We began this essay with music, and now we're talking about Jewish priests, what gives? If you don't quite follow, it is most important to keep in mind the natural link thus described between Aesthetics, Morality, and Justice. Although music does not immediately appear to fall into the categories of justice and morality (as it is indeed an aesthetic pleasure), we see that aesthetic pleasures themselves fall under the rubric of morality and justice. For where we might take justice to display normative values, and morality to indicate the individual's ability to actually live in accordance with such values, we must take aesthetics to unite the two. For it is through the aesthetic that the values of justice are promulgated to society writ large, and it is through an aesthetic act of interpretation that the moral act is reconciled with the socially just promulgation. (See John Wall, "Imitatio Creatoris: The Hermeneutical Primordality of Creativity in Moral Life" in the Journal of Religion, Jan 2007. And of course, Hans-Georg Gadamer, Truth and Method or The Relevance of the Beautiful.)
But again, music. Aside from the introduction, in which we mentioned anthropological studies of music and conservative Islamic law's treatment of music, we've yet to truly delve into its relation to Morality and Justice. To do so, we shall raise a spectre haunting pop-culture: illegal downloading.
Copyright law, according to the RIAA, finds that the unauthorized sharing of music over the internet is illegal. It infringes upon, they claim, the legal rights of the artists who created the music (not to mention the pockets of the executives who benefit from the sale). The RIAA is essentially arguing that this (immoral) behavior threatens aesthetics, by reducing the profitability of creating music and therefore the motive to do so. Now, ignoring for a moment the complexities introduced into aesthetics by economics--i.e. music made purely for the sake of money tends to be utter shit--we must consider the implications of this argument. It is a formal acknowledgment that aesthetics can be jeopardized by immoral actions, hence why we have justice to ensure the future existence of music.
I would very much like to buy this argument. For, given the utter proliferation of crap on our "public" airwaves, I've come to understand that music is indeed threatened. Luckily, of course, the internet has arrived to release the pressure valve and connect prospective artists to their awaiting communities--many artists who would no doubt be cowardly turning back on their musical careers if the RIAA wasn't ensuring them the $0.15 for every CD the major record labels weren't selling on their behalf...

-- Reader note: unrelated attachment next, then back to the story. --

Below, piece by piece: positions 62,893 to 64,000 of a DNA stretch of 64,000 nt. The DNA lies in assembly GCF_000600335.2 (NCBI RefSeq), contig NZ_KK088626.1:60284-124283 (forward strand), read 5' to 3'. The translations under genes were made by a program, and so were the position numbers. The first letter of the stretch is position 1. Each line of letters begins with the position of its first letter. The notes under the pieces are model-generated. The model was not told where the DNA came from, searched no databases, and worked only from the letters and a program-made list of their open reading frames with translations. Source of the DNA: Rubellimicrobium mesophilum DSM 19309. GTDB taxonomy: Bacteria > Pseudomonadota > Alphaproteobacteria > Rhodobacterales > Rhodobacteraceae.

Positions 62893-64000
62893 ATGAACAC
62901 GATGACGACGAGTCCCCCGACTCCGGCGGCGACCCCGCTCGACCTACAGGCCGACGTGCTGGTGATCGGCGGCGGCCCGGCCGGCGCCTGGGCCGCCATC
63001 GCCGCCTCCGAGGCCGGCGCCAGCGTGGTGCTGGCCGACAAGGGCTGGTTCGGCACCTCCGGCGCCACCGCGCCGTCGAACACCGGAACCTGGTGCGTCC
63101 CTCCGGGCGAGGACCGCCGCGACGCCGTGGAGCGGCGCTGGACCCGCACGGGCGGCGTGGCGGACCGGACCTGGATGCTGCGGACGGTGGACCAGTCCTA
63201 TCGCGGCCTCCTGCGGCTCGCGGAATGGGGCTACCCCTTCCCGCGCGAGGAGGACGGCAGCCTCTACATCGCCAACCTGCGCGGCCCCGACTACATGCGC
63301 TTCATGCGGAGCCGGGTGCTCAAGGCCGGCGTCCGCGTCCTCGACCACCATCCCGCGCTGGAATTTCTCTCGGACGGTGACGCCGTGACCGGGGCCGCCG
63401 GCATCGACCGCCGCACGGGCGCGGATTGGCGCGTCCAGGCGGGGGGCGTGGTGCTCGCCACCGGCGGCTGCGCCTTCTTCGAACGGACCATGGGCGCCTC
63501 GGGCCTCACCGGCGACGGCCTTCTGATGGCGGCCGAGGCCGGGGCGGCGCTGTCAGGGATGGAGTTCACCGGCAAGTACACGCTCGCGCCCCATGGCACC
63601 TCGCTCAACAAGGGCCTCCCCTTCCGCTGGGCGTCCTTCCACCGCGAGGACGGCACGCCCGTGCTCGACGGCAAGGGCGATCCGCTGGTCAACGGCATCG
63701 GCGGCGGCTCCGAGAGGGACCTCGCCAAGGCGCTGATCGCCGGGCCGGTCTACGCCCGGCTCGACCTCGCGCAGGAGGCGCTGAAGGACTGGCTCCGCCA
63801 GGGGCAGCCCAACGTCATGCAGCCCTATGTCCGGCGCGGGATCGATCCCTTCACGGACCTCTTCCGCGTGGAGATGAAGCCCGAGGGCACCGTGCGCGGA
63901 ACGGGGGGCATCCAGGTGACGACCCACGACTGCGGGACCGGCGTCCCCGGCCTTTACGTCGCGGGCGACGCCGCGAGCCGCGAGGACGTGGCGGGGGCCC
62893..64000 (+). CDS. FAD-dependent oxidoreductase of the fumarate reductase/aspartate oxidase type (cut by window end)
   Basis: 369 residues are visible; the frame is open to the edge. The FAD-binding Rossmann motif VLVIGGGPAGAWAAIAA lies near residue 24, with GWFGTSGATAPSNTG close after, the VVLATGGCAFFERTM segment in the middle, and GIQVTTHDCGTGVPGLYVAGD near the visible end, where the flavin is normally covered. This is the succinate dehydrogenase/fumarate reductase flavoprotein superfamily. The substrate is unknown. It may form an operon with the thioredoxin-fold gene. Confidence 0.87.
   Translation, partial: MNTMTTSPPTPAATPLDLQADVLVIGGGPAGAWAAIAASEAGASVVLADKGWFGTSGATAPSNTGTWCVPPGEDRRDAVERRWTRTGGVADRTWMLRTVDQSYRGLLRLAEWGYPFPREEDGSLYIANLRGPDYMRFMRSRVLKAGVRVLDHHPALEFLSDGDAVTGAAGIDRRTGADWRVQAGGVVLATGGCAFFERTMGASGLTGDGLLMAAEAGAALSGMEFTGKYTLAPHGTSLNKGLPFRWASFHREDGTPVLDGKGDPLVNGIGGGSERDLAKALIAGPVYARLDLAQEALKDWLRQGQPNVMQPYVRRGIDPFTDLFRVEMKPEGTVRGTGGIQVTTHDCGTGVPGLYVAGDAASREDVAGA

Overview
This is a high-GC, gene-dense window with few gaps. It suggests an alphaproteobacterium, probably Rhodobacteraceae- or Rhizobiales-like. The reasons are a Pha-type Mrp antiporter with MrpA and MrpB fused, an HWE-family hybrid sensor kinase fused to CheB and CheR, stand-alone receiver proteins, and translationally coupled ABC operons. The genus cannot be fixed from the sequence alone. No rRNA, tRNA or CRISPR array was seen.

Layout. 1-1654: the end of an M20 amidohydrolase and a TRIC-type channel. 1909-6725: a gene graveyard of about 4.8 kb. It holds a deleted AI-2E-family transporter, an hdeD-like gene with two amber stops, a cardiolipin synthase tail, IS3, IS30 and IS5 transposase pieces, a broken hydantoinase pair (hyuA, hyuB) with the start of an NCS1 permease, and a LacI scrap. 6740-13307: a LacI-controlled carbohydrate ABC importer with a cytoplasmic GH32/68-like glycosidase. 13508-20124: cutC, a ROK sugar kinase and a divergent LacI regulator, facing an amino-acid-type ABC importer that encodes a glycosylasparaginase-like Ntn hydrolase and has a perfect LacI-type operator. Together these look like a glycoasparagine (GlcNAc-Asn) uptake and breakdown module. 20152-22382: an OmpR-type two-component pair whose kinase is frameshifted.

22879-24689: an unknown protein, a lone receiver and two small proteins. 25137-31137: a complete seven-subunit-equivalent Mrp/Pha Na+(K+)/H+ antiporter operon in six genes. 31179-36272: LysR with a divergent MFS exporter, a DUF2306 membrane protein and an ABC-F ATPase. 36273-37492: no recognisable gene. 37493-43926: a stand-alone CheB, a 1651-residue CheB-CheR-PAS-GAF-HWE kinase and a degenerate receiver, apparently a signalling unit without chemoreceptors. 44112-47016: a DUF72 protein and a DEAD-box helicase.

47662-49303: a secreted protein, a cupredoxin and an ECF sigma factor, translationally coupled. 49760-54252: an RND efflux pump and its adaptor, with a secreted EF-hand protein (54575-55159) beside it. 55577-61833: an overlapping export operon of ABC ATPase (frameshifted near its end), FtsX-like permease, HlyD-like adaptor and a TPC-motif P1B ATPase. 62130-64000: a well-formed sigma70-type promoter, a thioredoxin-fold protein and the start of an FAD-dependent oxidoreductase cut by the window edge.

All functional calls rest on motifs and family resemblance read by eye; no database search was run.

Irony aside, the worst of this is in the RIAA's complete and utter hypocrisy. For, no doubt, if the RIAA was truly interested in protecting the aesthetic interests of our music community, it would concern itself with the past as much as with the future. I speak, of course, of the crass abuse of perfectly memorable songs, carried within my heart from childhood, being exploited for the purpose of crappy commercials. Today I saw a Target ad with a cover of "Hello, Goodbye." For shame. Although one could blame M. Jackson for abusing his ownership of the Beatles archives, I don't hear anyone at the RIAA making a stinkg about this.
Were the RIAA to be equally up in arms with such poor taste (I mean, fuck me, the screen actually carried the text "goodbuy"), maybe I could empathise with their position on illegal downloading (well, probably not). But this blatant hypocrisy demonstrates how little they give a fuck for the aesthetic principles they so nobly claim to be standing on. There is no justice in this, only perverted legalisms warped to the benefit of ill-bred Mammons.
Worse still, by raising the principle of relation between Aesthetics, Morality, and Justice while pissing on it, they do it no small disservice. For they reduce it to a sophistical jest. How can individual humans reconcile their moral and righteous characters through aesthetic means when they're taught to approach the entire enterprise cynically?!
Music is a profession, in which money is to made. That is the message that 'the media' promotes. And justice is that money is made from its sale. Music is to be sold, prostituted. And those who share it, whether live or online, are the real criminals. Fuck that. Let the downloading commence you pompous assholes. Money can't buy me love.